Decomposers' role in the nitrogen cycle is to recycle nitrogen by turning it into ammonia. The ammonia is returned to the soil, allowing the nitrogen cycle to start over again. A small amount of the nitrogen is returned to the atmosphere in this step.Know More
The nitrogen cycle is a five-step process that produces a fixed form of nitrogen. Organisms use this form of nitrogen to produce amino acids. During the first step, nitrogen-fixing bacteria take in nitrogen from the atmosphere and use it to produce ammonia. Other bacterial organisms use the ammonia to produce compounds called nitrates and nitrites. These compounds contain oxygen and nitrogen.
Plants use the nitrates and nitrites to produce amino acids. When herbivores and omnivores eat plants, they use the amino acids in the plants to make their own amino acids. These compounds are the building blocks of proteins. Decomposers then convert the nitrogen in dead or decaying organisms into ammonia. Denitrifying bacteria participate in an opposing process called denitrification. These bacterial organisms reduce nitrate to nitrogen gas, releasing the gas back into the atmosphere.
The nitrogen cycle is essential for life because most organisms cannot use atmospheric nitrogen. This cycle makes nitrogen available to plants in the form of ammonium ions, nitrate ions and urea. Then animals get the nitrogen they need by eating plants or feeding on organisms that eat plants.Learn more about Biology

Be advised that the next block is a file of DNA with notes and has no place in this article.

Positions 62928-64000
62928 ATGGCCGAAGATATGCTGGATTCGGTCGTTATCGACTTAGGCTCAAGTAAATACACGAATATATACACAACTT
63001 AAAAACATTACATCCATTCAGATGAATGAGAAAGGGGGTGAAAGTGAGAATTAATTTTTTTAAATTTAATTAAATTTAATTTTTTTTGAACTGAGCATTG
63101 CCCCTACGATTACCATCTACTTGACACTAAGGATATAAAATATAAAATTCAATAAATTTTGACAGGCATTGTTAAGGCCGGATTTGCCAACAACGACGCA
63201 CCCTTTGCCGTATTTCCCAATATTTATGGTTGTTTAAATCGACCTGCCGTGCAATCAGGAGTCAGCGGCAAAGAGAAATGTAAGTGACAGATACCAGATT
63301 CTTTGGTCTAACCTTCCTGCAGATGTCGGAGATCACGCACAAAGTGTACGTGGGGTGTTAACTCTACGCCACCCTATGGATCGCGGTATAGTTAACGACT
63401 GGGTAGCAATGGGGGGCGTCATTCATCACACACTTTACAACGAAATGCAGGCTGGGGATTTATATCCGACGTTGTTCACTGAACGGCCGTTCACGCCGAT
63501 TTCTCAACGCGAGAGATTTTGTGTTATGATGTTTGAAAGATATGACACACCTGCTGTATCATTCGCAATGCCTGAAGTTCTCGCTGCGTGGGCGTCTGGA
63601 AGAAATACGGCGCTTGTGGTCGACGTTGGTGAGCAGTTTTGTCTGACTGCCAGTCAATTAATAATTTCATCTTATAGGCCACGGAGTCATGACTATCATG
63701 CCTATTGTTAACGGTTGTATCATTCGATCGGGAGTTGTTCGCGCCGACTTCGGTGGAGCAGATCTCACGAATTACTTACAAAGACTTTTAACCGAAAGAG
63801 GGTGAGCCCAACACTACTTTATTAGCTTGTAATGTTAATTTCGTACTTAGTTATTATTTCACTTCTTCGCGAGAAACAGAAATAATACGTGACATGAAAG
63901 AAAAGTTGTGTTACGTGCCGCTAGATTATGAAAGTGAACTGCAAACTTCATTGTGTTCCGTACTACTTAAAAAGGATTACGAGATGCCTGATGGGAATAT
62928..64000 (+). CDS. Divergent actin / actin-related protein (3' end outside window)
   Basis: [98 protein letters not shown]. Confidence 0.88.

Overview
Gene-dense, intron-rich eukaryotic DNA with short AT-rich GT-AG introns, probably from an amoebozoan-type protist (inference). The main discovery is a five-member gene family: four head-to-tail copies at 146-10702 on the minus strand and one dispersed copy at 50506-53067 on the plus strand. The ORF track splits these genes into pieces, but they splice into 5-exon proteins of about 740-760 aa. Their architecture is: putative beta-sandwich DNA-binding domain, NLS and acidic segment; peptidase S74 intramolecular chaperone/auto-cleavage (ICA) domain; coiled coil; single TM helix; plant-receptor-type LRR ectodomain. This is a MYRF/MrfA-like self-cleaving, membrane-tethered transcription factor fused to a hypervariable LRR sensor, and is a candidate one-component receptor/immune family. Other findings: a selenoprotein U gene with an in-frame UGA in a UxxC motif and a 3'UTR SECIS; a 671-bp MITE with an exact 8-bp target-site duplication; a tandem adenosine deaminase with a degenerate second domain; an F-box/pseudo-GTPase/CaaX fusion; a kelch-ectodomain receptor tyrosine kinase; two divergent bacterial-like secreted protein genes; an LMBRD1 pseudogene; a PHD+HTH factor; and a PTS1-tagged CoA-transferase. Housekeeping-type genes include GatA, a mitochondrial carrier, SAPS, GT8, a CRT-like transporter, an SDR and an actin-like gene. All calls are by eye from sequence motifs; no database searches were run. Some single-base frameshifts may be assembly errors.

The nitrogen cycle is important due to its role as a basis for the production of nitrogen that is essential to all forms of life. The atmosphere contains a vast majority of the natural nitrogen found on Earth.Full Answer >
Decomposers are organisms that break down waste (such as fecal matter) and dead animals and plants in an ecosystem. Fungi, bacteria and scavengers are examples of different decomposers.Full Answer >
Decomposers are important because they are crucial for the proper functioning of ecosystems. They recycle the minerals found in dead plants and animals back into the food chain. Ecosystems do not waste energy or materials, and as such, the decomposers capitalize on any remaining energy in a dead organism and make the minerals available to the entire biome.Full Answer >
Fungi, worms, bacteria, snails and slugs are all types of decomposers. Decomposers get the nutrients they need by eating dead and decaying materials. These organisms keep ecosystems healthy by ensuring plants get the nutrients they need to survive.Full Answer >